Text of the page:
The enactment of the Setting Every Community Up for Retirement Enhancement (SECURE) Act marked one of the larger shifts in retirement and financial planning in recent history. The new law, which went into effect January 1, 2020, contains numerous elements that affect average Americans. One such provision allows you to use 529 savings plan funds to repay qualified education loans, with a lifetime limit of $10,000 per beneficiary.
This new section of the law appears to be even more enticing for taxpayers who live in a state that offers a tax benefit for contributions to a state-sponsored 529 savings plan. Currently, over 30 states and the District of Columbia offer an incentive for electing to save in a 529, either by offering a deduction or a credit. Indiana, as an example of a more generous state, offers a 20% credit on up to $5,000 in contributions per individual, or a maximum tax savings of $1,000 in the year of contribution.
Should you take advantage of the new lifetime limit?
With this new law, many people are attempting to take advantage of the new $10,000 lifetime limit. Taxpayers are considering contributing the full allowable amount to maximize their state deduction or credit — and then immediately using those funds to pay down their student loan debts.
In the Indiana example, the taxpayer would contribute the maximum $5,000 per year to their 529 savings plan to capture the credit, then use those funds to pay their education debt obligations. If the taxpayer did this for two consecutive years, thus hitting the federal lifetime limit of $10,000, they could receive a $2,000 tax credit from the state for paying down $10,000 of student loans. In states that offer 529 incentives, it is clear why residents would want to pursue these potential savings.
However, immediately trying to capture this tax advantage may be ill-advised until more clarity is available in this rapidly changing landscape. The SECURE Act is a federal statute, and we’ll need additional guidance from individual states to understand how each state will interpret the new law.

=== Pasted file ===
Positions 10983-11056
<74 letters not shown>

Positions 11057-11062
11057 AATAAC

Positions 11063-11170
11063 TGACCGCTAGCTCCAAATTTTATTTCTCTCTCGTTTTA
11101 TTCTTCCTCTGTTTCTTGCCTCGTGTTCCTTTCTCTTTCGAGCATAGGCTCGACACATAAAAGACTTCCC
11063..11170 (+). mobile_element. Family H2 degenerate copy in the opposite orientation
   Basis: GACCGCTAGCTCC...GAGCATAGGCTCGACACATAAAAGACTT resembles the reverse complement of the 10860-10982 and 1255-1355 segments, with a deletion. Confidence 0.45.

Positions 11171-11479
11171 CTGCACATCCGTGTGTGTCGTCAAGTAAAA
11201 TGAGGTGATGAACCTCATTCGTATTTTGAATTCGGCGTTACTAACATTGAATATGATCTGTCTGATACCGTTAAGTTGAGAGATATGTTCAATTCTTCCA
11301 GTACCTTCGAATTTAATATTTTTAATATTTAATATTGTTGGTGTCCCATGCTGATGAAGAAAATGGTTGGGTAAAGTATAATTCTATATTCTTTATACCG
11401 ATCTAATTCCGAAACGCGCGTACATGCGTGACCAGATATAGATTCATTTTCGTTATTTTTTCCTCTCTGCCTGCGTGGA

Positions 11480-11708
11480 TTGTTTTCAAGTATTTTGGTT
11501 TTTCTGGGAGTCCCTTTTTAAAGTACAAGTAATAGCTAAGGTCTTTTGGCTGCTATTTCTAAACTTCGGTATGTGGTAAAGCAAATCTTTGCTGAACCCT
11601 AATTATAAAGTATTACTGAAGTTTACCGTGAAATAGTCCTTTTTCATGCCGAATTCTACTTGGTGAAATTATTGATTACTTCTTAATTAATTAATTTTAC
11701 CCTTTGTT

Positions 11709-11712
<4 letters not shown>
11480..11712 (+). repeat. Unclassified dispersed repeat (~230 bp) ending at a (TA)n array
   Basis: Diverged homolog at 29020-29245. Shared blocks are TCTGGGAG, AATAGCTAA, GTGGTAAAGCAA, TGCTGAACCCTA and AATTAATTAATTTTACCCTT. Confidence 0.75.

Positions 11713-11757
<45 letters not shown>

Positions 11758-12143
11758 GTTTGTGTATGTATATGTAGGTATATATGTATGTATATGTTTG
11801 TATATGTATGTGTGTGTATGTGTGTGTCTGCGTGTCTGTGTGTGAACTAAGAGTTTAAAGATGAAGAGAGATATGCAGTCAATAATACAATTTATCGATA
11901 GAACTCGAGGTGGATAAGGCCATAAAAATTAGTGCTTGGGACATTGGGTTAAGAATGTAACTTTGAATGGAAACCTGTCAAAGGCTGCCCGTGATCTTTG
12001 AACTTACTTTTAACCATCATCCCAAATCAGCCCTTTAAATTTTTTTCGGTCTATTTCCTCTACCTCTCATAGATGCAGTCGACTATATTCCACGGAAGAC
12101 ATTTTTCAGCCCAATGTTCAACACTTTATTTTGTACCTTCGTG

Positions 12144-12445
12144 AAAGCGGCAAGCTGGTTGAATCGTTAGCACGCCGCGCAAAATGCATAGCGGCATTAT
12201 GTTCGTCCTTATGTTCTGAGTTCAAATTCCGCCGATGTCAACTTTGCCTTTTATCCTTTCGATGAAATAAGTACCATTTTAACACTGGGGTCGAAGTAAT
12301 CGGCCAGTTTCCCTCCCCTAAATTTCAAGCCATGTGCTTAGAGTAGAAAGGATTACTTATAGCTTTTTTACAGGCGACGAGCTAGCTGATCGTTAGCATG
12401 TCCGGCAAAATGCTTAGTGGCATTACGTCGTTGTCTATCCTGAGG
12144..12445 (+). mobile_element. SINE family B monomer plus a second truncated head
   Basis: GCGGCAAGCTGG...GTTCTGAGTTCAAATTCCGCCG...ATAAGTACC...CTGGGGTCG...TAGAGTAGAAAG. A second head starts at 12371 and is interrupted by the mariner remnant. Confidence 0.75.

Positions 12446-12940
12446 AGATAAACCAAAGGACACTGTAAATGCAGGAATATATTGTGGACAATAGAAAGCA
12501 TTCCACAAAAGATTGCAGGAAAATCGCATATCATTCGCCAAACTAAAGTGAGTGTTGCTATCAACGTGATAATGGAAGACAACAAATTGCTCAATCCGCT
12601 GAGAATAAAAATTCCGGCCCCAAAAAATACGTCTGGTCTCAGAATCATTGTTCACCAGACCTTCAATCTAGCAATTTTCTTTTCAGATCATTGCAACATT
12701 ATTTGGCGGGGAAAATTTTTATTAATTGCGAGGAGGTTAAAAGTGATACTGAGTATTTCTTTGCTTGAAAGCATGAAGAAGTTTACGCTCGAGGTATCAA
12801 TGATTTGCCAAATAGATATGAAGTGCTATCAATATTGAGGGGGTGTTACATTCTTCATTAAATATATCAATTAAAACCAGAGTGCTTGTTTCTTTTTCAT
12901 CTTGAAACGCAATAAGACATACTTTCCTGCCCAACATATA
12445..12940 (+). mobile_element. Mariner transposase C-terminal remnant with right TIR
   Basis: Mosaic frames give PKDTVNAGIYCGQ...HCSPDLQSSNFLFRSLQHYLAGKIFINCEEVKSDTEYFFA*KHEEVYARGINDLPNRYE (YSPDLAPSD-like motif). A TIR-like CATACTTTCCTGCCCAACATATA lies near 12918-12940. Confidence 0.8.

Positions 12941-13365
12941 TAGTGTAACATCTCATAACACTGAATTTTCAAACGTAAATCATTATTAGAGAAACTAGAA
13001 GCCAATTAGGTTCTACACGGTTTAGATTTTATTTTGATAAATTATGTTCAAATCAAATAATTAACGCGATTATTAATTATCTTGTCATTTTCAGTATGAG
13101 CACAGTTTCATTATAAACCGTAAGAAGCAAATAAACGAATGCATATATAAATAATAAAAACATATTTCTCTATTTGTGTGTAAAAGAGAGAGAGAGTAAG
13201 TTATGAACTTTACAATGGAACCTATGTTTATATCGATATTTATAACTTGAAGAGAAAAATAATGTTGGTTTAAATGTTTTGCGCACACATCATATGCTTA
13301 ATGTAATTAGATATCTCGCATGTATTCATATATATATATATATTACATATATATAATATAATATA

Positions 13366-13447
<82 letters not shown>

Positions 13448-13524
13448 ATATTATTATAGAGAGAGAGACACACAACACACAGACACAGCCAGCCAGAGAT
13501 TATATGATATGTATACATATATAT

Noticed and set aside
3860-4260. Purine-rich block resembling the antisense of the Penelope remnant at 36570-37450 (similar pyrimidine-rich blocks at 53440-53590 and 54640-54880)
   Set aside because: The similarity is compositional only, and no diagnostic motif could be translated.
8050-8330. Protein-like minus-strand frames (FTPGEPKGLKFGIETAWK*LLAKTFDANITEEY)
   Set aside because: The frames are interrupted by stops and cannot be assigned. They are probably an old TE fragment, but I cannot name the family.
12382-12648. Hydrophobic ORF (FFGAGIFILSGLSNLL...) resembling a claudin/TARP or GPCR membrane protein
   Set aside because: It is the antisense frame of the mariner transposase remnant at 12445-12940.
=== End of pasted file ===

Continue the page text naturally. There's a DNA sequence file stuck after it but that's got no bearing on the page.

As an example, we can look at the last major update to 529 distributions: the Tax Cuts and Jobs Act (TCJA) enacted in 2017. The TCJA allowed for qualified distributions from a 529 for K-12 expenses; however, many states opted not to comply with the new standard, including some of the more heavily populated states. In addition, some states have strict standards for what may be classified as a qualified education expense.
At this point, we can only make assumptions as to how individual states will interpret the law. For example, some states might classify a 529 contribution that is immediately withdrawn to pay student loan debt as a non-qualified distribution. Others may require recapture of the prior year deduction if a distribution is made from the plan. Individual states could also enact laws that require a minimum holding period for 529 contributions.
For now, patience is the prudent path
Could the SECURE Act help with reducing your student loan balances? Sadly, the current answer is maybe. With student loan debt topping well over a trillion dollars, it’s possible that states will allow their residents to take advantage of the federal provision allowing payment of student debt with 529 funds while simultaneously capturing state incentives offered for contributing to a qualified 529 plan. However, it is also possible that individual states will pass legislation that classifies these distributions as non-qualified, thus potentially subjecting them to both tax and penalty consequences.
For the time being, the sound advice is to simply keep track of the developments in your own state and consult with your tax advisor before making a decision that could impact your tax situation.
How CLA can help
Laws that impact your financial future are constantly shifting, which is why you need a professional who can help you navigate an uncertain landscape. When it comes to the SECURE Act, we can help you understand how your decisions affect any existing or future student loans.